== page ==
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Pyrethroid Interpretations

Wednesday August 15, 2012

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Mr Pest Control

Question:

With respect to the new Synthetic Pyrethroid labeling, is a wooden deck an impervious surface? What about landscape stones, rocks, bricks with gaps of soil between, or rock with soil under it? Are these considered impervious surfaces?

Frank, CA

Mr Pest Control

Answer:

You probably are not going to be thrilled with my response Frank, because I really cannot give you a firm answer on these very specific options. This falls into the realm of "interpreting" the new label restrictions beyond the exact wording provided by EPA, and in your case by CDPR. This would best be answered by your own local regulatory agency, since they are the ones who would be allowed to say yes it falls within the label allowances or no it does not. 


The only authority I really have is to present exactly what the EPA now requires on all labels of all pyrethroids, and for liquid applications it now states this - "Other than applications to building foundations, all outdoor applications to impervious surfaces such as sidewalks, driveways, patios, porches and structural surfaces (such as windows, doors, and eaves) are limited to spot and crack-and-crevice applications, only."

What you are asking is that gray area between some solid expanse such as a patio and an expanse covered by something like coarse gravel, where an application would seem still to be allowed since the spray will quickly move through that gravel and to the soil, where it is able to soak in rather than run off with rain or irrigation. So, would it still be okay to spray over, let's say, river rocks 1 inch in diameter? How about river rocks 6 inches in diameter, or flagstone 2 feet wide. Obviously any liquid that runs off those rocks goes immediately to the soil below even though the rocks themselves clearly are "impervious". How about a patio of 1 foot wide paving blocks with 1/4 inch gap of sand or soil between them? Now we could be getting to the point where there might not be enough gap to allow all the liquid to flow in before some of it flows off and heads to the gutter.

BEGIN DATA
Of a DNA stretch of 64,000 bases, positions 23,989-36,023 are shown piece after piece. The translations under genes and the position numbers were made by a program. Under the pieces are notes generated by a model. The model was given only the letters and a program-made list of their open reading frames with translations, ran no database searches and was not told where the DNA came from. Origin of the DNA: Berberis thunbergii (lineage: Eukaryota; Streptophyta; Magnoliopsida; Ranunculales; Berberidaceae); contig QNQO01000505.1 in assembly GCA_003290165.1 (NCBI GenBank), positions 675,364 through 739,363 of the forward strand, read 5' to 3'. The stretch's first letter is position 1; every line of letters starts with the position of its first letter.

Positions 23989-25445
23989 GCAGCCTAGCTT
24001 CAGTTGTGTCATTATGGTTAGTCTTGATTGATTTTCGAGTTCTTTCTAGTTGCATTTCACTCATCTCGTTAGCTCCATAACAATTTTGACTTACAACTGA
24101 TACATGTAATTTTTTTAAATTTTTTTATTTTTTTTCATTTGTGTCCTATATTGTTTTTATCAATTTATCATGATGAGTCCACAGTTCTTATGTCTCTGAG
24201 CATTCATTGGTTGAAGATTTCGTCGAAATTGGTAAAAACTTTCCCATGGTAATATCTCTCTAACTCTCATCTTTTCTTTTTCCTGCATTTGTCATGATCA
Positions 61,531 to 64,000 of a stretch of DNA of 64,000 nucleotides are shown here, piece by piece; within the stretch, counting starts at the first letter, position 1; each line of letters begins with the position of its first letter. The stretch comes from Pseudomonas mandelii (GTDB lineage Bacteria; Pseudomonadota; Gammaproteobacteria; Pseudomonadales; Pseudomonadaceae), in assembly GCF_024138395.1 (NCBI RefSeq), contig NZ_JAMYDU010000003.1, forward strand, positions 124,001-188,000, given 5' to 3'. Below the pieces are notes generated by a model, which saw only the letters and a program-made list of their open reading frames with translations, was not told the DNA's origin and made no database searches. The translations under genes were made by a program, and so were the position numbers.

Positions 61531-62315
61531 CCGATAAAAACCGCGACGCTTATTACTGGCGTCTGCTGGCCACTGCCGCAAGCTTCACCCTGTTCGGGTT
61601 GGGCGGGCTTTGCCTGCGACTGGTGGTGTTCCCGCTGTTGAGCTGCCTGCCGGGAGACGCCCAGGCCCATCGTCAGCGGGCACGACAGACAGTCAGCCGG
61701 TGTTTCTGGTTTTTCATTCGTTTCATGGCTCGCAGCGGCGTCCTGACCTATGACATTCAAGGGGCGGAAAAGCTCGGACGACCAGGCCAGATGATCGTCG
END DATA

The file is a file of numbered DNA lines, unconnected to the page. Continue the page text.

It is this gradation that worries me enough to avoid making a firm statement on this, and it is important for your regulatory agency to be given the opportunity to address it instead. If it is left up to every technician to make his own judgment call we likely would have some technicians deciding that ANY covering that has at least some gaps round edges would be sufficient to allow the spray, when soaked by a heavy rain, to flow down to the soil, and this doesn't seem reasonable. 

Mr. Pest Control

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Please note, Mr. Pest Control is answering questions supplied by PMP customers across North America. His answers are generated from industry and manufacturer-provided information. The answer may not be specific to the laws and regulations for your State, Province, Territory or Country. In addition, products mentioned may not be registered and or available in all areas. Always check with your local Univar office for specific information to your area. Always read and follow label directions.

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